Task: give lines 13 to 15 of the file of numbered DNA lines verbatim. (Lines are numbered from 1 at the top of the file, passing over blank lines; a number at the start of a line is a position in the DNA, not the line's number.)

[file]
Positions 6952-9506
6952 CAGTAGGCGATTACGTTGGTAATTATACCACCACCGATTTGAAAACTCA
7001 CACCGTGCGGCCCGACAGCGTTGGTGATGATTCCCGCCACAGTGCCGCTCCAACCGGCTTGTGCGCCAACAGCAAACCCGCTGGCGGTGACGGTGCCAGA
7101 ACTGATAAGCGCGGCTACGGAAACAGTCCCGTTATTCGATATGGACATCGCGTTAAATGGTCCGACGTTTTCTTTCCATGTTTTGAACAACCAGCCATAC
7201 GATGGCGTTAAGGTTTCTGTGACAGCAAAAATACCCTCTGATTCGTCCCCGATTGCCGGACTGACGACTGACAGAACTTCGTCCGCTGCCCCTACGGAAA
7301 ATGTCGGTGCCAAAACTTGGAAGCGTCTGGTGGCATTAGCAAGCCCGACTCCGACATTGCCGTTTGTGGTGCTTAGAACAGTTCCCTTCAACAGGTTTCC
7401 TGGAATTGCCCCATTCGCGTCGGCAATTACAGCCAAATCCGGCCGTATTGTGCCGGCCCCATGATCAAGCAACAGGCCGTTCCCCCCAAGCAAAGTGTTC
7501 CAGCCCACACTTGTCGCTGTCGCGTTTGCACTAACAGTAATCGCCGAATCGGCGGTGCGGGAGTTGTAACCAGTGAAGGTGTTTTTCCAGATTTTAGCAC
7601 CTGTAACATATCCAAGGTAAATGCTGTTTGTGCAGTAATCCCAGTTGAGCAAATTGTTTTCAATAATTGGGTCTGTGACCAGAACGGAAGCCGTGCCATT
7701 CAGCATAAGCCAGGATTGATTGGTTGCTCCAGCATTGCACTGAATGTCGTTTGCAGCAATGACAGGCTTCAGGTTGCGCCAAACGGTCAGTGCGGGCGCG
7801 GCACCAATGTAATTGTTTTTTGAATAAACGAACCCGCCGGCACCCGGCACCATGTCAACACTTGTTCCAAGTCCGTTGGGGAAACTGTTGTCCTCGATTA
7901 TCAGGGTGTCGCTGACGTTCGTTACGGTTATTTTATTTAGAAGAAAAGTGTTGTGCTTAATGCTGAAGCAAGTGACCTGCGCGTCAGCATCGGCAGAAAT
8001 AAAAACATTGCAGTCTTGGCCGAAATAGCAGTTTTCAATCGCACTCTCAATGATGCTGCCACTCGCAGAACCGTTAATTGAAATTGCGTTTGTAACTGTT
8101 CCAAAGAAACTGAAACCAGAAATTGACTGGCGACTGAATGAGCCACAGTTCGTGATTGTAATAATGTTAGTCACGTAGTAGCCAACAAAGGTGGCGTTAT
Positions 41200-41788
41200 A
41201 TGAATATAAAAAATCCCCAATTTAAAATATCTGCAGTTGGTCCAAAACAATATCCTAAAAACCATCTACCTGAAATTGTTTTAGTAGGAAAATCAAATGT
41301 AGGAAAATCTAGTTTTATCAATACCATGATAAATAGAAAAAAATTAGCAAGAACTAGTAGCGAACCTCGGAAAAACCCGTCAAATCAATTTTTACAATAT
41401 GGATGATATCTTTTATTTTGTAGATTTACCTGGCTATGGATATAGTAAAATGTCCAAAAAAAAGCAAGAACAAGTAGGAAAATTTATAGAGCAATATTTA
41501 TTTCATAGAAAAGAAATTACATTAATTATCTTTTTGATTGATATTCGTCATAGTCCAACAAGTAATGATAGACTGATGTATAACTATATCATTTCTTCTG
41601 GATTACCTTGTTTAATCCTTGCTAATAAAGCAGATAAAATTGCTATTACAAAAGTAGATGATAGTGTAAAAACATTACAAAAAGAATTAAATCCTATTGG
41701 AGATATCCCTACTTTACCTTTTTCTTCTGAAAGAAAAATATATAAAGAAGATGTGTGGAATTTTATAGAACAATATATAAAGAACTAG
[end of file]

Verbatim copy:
8001 AAAAACATTGCAGTCTTGGCCGAAATAGCAGTTTTCAATCGCACTCTCAATGATGCTGCCACTCGCAGAACCGTTAATTGAAATTGCGTTTGTAACTGTT
8101 CCAAAGAAACTGAAACCAGAAATTGACTGGCGACTGAATGAGCCACAGTTCGTGATTGTAATAATGTTAGTCACGTAGTAGCCAACAAAGGTGGCGTTAT
Positions 41200-41788